But, I LIKE this Cliché!

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The only catch-all non-explaination that needs to be said of the traps which still work after centuries without maintainence: "It's Magic!" or rather "Enchantment!"

One that you didn't touch on which was in Dragon Age: Origins as well as in many other RPGs since they first came into being-- the implacable Unstoppable Legions of Darkness who really wouldn't be that much of a problem with modern weapons technology.

Guns and missiles would have made short work of the DarkSpawn and the ArchDemon before the Blight even began, possibly because there would be a Blight-Detector handy. One could probably have nuked Merunes Dagon in Oblivion, as well.

Oliver90909:
After all this, I rummaged through their corpses, equipped the best loot and have now burst into their chamber, likely killing three or four more of the elite bodyguards in front of his/her eyes. how are they still always so confident of their ability to defeat me? Why do they still mock my 'puny' skills when I am having to tread water just to keep from drowning in the blood of their minions?

This is a good one. Also, i really like how the main character can single-handedly (or with a few guys) break into the Fortified Fortress of Fortificated Doom and make his way to the top/inner chamber/etc, even though there are supposedly BILLIONS and BILLIONS of troops inside.

Also on that idea, the "i can kill waves and waves of enemies and not feel a single bit of tiredness" trope. At least Baldur's Gate had some fatigue introduced.

I would say, "No, you can't ever win this fight, you will automatically fail your save (even if you're tough as god) and be forced into a cutscene where the bad guy wins and gets away because this is bad plot railroading," is a bad RPG cliche.

I was amazed when you could opt to "skip" one of these scenes in Dragon Age: quite a stunning feat of virtual dialog between the player and the devs, i would add. The whole fight was incredibly hard (featuring about 10 archers surrounding from all sides, two mages, two fighters and an elite boss-type enemy), but if you won, you never got captured. Ace.

Also, health potions. They cure you up, they give you life, they heal your wounds, but when, with your pack chock full of'em, you meet a fellow dying soldier, the thought NEVER occurs to chug a red vial down his throat and watch him get up like nothing's happened.

Nobody else is every trying to save the world. There going to let a band of teens do it while they stand around and parrot the same few lines over and over.

The best treasure is always at the very end, right behind a giant boss that always seems to waiting for you to come.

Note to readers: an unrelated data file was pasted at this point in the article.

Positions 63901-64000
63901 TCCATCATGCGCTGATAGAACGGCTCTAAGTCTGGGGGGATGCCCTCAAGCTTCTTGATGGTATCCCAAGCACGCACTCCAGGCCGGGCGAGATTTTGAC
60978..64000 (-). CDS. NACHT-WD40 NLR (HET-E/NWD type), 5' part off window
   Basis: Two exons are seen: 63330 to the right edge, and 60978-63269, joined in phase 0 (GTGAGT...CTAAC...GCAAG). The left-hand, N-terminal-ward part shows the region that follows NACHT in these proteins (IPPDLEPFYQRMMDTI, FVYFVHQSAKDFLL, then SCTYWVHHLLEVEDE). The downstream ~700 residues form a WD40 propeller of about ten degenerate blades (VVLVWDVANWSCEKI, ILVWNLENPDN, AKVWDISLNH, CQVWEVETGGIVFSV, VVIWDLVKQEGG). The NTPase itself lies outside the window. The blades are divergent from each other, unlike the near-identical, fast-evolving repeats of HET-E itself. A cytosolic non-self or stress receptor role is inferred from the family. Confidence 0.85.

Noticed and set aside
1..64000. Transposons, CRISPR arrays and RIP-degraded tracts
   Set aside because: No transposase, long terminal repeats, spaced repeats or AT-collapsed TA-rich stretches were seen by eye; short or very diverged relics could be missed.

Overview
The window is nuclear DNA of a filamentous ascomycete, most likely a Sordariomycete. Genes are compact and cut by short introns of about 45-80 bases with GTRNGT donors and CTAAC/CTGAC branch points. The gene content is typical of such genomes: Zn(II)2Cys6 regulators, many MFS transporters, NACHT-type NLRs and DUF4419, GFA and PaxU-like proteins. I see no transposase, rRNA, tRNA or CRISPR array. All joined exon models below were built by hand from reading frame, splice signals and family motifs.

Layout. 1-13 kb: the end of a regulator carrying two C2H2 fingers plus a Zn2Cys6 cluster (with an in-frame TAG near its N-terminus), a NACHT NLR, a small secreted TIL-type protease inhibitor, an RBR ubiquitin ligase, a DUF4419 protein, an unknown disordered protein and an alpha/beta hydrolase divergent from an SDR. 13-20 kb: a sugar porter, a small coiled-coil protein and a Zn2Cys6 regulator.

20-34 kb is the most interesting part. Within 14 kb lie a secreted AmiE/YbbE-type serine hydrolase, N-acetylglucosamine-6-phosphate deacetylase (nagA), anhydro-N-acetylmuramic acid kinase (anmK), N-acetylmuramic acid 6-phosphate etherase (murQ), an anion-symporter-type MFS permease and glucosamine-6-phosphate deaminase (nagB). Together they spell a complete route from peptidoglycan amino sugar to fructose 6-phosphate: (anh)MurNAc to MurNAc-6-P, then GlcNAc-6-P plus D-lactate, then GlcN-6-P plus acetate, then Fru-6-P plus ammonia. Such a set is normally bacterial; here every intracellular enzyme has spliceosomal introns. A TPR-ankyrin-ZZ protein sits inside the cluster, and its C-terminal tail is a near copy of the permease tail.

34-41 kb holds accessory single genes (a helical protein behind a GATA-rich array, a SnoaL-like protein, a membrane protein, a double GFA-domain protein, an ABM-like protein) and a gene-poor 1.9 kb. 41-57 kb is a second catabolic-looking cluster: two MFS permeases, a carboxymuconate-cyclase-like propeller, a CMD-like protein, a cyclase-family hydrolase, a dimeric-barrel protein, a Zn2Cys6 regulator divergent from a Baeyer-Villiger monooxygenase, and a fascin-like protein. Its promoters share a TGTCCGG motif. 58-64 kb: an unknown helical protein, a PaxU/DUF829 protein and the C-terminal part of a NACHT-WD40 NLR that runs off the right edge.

No matter how many generals of evil you kill or how many cities you save, nobdy knows who the hell you are.

The hero always wields a sword but his supporting crew can wield guns, axs, staffs, and shoes or anything other odd and end.

Everyone, even if they live in a magically sealed off cave in the negaverse, accepts the same currency. They also usually have very similar prices on goods.

Your map never has anything listed on it until you visit that spot dispute the fact that it often has a picture of the location beforehand.

008Zulu:
A cartoon I saw in my youth subverted the trap cliche`. Rather than guess where to stand and for how long to avoid the firey balls of impaling spear doom, they were able to locate the service passages the engineers used to perform routine maintenance of the death machine and simply walked around.

Haha, brilliant. This should be done in RPGs.

The unusual loot you pick up from enemies and I think World of Warcraft must be the worst for this. Right, that's the small army of rats dealt with, let's see what we've got:

10 x rat meat (pretty standard for rats, really)
6 Gold pieces (rather unusual for a rat to carry currency, but what the hell...)
Shimmering necklace of protection (clearly broken seeing as I'm looting your corpse, and when were rats into accesorising?)
Barbarian's huge axe of destruction (Were you wielding this against me? If so, why did no-one think to say anything? If not, where were you hiding this? The mind boggles...)

My favorite - Meeting the Big Bad Boss several times throughout the game and instead of ending it with one quick stab to the neck, talking to them like an idiot and letting them proceed with world domination so that you can fight a long, drawn out battle with them when they become 100 times more powerful.

"Do i have to do everything around here?"

Wouldn't it be kinda neat if there were other bands of adventurers wandering around the land doing quests as well. The player need never see them, but if u choose to do one quest, complete it, then head back to the quest-giver, and try to do another, they could say "Oh that? Some other guys cleaned that up." Then it would encourage multiple play-throughs, and make the player think very carefully about whom to help.